Macro series part 4: How to track your macros

So far in the macro series I have explained what macros are, how to calculate your macros and then how to adapt those for fat loss or muscle building. If you do not yet know what your macro split is, then take a read of Part 2 first. In this article I am going to explain how to track your macros, and prove how easy it is!

4 tips on tracking macros

Use a macro tracking app

There are many free apps on the market. My favourite is MyFitnessPal (MFP) and so this article is going to explain how to track using this app. However, you will find that you can apply my advice and tips to any other tracking app.

Set your ‘goal’

Your app will ask you to set your height, weight and gender, and also your macro goals.

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This is where you input the macros that you have calculated for maintenance, fat loss or muscle building (see Part 3). MFP will also let you custom your macros for different days. This is handy if you have lower and higher carbs days.

Build up your food index

Humans are creatures of habit, and you will find you are no different! Most of us eat very similar foods each day. Due to this you will quickly build up a memory of regularly eaten food in your app. With MFP you can either search under recent food, swipe to add a meal from the day before, or copy and paste meals to other dates. See the images below:

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Scan food into your app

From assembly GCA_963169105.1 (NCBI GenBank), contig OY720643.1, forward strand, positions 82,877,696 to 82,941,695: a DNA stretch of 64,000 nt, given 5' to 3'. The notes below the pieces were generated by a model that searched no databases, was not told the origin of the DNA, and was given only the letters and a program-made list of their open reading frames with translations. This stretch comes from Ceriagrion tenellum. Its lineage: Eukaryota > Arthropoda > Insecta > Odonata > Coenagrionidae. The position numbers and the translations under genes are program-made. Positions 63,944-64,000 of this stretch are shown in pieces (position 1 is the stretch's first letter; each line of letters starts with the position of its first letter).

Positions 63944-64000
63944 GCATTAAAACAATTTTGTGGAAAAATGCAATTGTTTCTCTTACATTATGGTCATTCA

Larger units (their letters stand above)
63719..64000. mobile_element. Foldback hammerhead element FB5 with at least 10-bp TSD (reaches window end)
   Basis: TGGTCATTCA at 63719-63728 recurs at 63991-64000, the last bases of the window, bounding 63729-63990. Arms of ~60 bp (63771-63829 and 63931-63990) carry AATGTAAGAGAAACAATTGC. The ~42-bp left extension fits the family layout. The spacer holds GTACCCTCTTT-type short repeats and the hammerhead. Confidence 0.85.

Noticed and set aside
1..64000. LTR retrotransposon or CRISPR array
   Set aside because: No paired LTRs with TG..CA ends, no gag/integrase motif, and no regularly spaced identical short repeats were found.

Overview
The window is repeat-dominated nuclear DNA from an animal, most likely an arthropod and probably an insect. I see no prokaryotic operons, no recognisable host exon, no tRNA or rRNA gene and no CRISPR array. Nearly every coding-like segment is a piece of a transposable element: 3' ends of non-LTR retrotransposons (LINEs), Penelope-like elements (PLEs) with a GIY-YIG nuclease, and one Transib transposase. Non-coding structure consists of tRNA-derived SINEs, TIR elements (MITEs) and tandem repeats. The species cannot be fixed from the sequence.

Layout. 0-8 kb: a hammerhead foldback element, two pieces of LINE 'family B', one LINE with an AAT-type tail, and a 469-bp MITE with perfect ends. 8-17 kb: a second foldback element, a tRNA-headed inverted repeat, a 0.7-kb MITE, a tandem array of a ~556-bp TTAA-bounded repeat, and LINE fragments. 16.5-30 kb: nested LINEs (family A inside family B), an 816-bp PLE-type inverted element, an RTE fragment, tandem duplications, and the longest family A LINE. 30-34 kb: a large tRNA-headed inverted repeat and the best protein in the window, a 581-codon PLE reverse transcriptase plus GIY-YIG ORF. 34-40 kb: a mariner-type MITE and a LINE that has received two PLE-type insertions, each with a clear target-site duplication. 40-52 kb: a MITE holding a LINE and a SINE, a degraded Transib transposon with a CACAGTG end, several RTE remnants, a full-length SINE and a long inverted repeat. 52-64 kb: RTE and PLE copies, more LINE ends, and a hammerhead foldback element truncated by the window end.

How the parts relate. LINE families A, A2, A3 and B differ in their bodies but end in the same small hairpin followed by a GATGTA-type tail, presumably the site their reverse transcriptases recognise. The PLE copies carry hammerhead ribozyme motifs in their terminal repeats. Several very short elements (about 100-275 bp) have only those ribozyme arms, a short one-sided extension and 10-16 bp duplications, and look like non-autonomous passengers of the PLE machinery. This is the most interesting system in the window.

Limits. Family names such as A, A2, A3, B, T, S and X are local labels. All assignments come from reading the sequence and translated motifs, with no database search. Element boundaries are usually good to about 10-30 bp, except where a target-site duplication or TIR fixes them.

If your food has a barcode then you can scan it into your app. This is helpful well you are eating on the go or buy new foods you haven’t eaten before. WARNING: always check that the macros that MFP brings up are the same shown on the packet you are scanning. 

Tips on how to ‘fit your macros’

My advice is not to track as you go if you are new to tracking macros. You may find you quickly meet your  daily macros allowance without realising how much protein, fat and carbohydrates are in the usual foods you eat. Instead, plan a day ahead. Follow these steps:

  1. Input what you KNOW you want/will be eating – so for example you may love having porridge and berries for breakfast.
  2. Go straight to your last meal of the day and put in anything you KNOW you will want at the end of the day. So, if you always have a sweet tooth after dinner then add in the hot chocolate that you love to have. That way you can work your other meals around this and not miss out on the things you love. This is also true if you love peanut butter on rice cakes as a snack. Add that in so you don’t miss out!
  3. Then add in anything you normally eat whilst at work as a snack and for lunch. You can see if foods you may normally buy out will fit in with your macros. If they do then great. However, you may find that foods you were previously eating aren’t always right for your macro split. This is how you start experimenting with meals that do fit. It may also be a good time to consider making your own meals to take to work with you.
  4. If you are eating out for any of your meals at a restaurant you may be able to search for the meal in MFP if other people have eaten there before. This will only be true for larger food chains. Otherwise you can estimate by searching for generic terms. So if you have a chicken burger and sweet potato fries you can search for chicken, sesame seed bun and potato fries all separately. You will need to estimate the weight.

This is an art not a science!

Finally, do not stress out too much about being 100% accurate. You do not have to measure every gram! This is to ensure you stay on track and are not eating widely outside your macro split. As a rule of thumb if you are trying to lose fat you want to be 5 grams on either side of your target number. If you are building muscle then 10g over your target numbers will be fine.

Do not worry about the number of calories! Focus on meeting the grams of each macro, and not meeting the exact calorie numbers.

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